The Mormon cricket exists in populations of relatively low density throughout most of its range. However, at certain times and places, population explosions or infestations occur in which large numbers of the cricket form roving bands. These bands may include millions of individuals and be found with densities of up to 100 individuals per square meter. These infestations may last years or even decades, and are characterized by a gradual increase and then decrease in population. The factors that trigger these infestations are poorly understood, but are thought to be weather-related.
New research shows that Mormon crickets move in these migratory bands, firstly to find new sources of the critical nutrients of protein and salt, and secondly to avoid being eaten by hungry crickets approaching from the rear. The Mormon cricket's cannibalistic behavior may lead to swarm behavior because crickets may need to move constantly forward to avoid attacks from behind.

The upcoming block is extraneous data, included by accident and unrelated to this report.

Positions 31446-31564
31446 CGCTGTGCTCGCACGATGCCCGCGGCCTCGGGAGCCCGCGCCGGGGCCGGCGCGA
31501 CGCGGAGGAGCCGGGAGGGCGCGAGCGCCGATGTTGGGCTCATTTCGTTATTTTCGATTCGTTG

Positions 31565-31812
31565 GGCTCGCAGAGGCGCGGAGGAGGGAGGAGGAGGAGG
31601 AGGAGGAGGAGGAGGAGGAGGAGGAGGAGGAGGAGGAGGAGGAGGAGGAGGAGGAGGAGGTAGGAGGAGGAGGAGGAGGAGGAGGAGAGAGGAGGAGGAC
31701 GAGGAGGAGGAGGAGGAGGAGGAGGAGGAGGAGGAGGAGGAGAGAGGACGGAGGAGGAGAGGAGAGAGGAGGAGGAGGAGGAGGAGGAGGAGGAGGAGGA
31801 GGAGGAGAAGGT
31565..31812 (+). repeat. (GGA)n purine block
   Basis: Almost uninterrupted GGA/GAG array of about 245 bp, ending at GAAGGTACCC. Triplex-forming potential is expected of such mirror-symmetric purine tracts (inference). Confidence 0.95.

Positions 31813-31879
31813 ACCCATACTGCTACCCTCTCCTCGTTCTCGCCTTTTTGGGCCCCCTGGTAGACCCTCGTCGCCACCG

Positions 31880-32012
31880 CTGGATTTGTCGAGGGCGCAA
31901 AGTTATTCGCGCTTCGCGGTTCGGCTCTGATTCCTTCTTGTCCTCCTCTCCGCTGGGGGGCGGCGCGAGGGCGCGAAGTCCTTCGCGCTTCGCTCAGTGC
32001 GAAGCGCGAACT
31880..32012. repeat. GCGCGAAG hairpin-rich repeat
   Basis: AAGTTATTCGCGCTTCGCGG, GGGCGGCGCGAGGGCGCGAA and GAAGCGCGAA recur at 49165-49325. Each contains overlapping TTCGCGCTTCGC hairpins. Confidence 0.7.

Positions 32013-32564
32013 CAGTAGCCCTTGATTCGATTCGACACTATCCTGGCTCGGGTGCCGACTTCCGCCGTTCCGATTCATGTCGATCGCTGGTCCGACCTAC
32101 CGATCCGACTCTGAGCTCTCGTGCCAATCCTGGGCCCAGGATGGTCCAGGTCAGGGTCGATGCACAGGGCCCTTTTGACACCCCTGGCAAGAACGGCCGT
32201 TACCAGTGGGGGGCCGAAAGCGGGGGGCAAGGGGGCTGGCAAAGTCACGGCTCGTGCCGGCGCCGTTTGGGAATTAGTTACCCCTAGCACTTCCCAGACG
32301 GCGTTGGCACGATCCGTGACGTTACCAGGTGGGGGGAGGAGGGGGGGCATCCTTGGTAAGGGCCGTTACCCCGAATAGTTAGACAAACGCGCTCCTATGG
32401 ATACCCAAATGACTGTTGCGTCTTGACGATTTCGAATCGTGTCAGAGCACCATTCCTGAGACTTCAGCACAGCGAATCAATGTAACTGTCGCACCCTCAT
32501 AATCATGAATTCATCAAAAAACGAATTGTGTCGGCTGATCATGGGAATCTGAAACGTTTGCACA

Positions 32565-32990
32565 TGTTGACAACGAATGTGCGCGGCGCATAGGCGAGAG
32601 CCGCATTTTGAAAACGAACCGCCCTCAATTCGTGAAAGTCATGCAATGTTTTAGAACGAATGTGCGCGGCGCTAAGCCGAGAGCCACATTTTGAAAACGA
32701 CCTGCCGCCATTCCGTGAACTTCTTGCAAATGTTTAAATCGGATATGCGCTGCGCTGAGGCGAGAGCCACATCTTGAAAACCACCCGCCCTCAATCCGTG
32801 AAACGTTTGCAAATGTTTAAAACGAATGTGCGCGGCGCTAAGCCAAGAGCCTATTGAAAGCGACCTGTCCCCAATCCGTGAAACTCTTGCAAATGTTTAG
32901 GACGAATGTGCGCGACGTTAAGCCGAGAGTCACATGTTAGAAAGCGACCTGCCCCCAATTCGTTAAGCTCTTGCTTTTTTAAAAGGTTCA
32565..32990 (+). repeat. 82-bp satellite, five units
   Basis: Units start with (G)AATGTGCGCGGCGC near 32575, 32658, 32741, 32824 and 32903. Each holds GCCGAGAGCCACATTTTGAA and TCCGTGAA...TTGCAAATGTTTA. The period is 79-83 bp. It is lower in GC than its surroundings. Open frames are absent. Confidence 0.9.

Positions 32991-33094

When a large band crosses a road it can cause a safety hazard by causing distracted revulsion on the part of the driver, and by causing the road surface to become slick with Mormon cricket guts. The crickets also can cause devastation in agricultural areas.
Read more about this topic: Mormon Cricket
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Famous quotes containing the word swarming:
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—H.L. (Henry Lewis)
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at the time when it was dark with swarming clouds,
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—Amaru (c. seventh century A.D.)